Brazil’s coronavirus death toll overtook Britain’s on Friday to become the second highest in the world, but the World Health Organization (WHO) said the nation’s health system was standing up to the pressure.
The Ministry of Health recorded 909 deaths on Friday, putting the total at 41,828. It also reported a cumulative total of 828,810 confirmed cases of coronavirus, with 25,982 new infections in the last 24 hours – numbers that were second only to the United States’s.
Experts warn the actual number of cases in Latin America’s biggest economy could be many times higher.
Mike Ryan, the WHO’s top emergencies expert, said the situation in Brazil remains “of concern,” although he acknowledged that intensive care bed occupancy rates are now below 80 percent in most areas of the country.
“Clearly the health system in Brazil across the country needs significant support in order to sustain its effort in this regard. But the data we have at the moment supports a system under pressure, but a system still coping with the number of severe cases.”
Brazil’s mounting toll comes as the country moves to ease quarantine restrictions and reopen businesses, amid pressure from President Jair Bolsonaro and his followers.
The right-wing leader has minimised the gravity of the novel coronavirus, dismissing it as “a little flu,” and has accused state governments of exaggerating the number of infections and deaths to undermine him.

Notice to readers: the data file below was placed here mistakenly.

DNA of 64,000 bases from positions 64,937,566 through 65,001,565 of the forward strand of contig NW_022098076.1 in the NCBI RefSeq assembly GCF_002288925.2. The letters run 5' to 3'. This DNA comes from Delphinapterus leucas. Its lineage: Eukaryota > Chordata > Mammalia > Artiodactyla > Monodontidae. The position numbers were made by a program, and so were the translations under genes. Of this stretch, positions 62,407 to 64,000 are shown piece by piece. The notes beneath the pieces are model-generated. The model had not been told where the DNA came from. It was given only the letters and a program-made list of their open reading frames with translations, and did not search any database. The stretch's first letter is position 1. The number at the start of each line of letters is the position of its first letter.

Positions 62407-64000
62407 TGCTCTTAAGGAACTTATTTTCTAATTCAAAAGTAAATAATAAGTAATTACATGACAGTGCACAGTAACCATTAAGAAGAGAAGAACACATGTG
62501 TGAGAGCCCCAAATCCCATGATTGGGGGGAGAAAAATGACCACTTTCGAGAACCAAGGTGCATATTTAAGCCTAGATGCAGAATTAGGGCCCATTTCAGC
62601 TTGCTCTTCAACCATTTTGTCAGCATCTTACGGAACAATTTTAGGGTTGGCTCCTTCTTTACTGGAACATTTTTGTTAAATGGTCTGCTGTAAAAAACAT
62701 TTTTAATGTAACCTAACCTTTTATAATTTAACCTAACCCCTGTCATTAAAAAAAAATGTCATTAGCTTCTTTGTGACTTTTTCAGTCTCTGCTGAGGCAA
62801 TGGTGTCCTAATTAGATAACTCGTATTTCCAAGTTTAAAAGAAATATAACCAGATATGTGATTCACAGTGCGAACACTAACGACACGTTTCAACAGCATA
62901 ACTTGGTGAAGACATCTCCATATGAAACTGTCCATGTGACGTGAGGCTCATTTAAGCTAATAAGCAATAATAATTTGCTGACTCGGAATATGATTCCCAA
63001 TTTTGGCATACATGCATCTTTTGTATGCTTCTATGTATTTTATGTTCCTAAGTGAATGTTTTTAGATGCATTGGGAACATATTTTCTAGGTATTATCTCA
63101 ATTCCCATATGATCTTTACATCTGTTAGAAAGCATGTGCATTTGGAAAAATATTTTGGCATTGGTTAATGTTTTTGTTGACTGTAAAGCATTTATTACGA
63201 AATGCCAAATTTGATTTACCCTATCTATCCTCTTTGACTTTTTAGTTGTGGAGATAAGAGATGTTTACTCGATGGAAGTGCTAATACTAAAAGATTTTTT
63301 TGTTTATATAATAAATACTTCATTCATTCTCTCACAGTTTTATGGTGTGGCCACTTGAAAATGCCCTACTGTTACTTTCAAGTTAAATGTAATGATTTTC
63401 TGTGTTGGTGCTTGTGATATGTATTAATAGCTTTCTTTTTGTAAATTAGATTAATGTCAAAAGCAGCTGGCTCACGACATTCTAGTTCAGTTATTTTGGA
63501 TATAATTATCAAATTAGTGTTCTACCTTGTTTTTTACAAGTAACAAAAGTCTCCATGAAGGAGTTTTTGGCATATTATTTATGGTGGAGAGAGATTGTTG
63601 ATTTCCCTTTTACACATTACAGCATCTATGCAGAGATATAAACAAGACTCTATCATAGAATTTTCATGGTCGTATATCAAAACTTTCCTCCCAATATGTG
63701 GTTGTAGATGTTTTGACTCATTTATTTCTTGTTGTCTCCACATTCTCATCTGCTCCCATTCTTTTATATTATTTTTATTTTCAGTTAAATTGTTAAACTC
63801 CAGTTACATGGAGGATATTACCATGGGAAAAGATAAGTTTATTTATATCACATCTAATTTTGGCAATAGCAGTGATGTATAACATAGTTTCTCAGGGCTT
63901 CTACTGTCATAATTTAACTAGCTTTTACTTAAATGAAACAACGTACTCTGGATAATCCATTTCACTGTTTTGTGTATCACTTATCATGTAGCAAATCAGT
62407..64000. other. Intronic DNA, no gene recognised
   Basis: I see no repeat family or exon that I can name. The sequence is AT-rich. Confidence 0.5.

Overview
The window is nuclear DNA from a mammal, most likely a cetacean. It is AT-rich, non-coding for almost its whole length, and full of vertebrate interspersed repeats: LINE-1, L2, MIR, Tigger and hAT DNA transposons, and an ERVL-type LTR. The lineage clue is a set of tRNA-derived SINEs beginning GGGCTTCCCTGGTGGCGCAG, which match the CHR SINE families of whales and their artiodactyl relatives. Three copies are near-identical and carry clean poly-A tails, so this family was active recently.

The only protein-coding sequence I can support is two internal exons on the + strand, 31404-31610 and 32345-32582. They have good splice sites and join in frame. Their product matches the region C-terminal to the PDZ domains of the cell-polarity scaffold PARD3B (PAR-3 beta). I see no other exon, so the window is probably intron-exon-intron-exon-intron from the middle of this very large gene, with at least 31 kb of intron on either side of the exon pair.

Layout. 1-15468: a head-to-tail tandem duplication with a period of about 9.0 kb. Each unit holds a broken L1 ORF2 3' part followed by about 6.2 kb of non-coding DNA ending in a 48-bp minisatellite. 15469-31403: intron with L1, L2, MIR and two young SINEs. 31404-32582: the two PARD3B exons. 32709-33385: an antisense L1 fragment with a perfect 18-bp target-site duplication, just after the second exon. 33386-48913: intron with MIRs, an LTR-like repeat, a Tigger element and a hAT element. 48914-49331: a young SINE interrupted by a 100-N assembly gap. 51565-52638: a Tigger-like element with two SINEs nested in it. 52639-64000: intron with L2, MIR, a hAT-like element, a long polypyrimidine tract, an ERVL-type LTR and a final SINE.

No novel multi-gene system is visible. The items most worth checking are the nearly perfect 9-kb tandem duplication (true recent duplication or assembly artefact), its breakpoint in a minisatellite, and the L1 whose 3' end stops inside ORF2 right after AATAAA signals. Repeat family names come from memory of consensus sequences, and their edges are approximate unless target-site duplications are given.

Separately, the Ministry of Health last week stopped publishingcumulative totals of infections and deaths, and reversed the decision only after a Supreme Court ruling. The top court has previously ruled that state and local governments have the authority to order businesses to close in the face of the pandemic.
Gustavo Ribiero, founder of the Brazilian Report, said Bolsonaro was unlikely to change his stance on the pandemic despite the increasing number of deaths.
“If his time in office has taught us anything, it is that Bolsonaro will always double down on his bet. Now Bolsonaro’s strategy to put all the blame for the deaths and the economic crisis on the governors,” Ribiero said from Sao Paulo.
“He’s saying that since the Supreme Court has ruled that state governors and mayors have the authority over lockdowns, everything regarding the pandemic is their fault and not the federal government’s.”
Ribiero added: “Jair Bolsonaro’s approval rating has been consistent at 30 percent, but its not the same 30 percent that supported him a year ago. Due to the economic backlash from the coronavirus crisis, he has lost support among the wealthy and the businessmen. He has gained support among poor voters because the government has put in place a coronavirus stipend of $120 per month for three months – that has aided a lot of people below the poverty line to stay afloat.”
Last month, an XP Investimentos poll had found that 76 percent saw social distancing as the best way to avoid the spread of the virus and 57 percent thought quarantine measures should remain in place until the risk of infection subsided.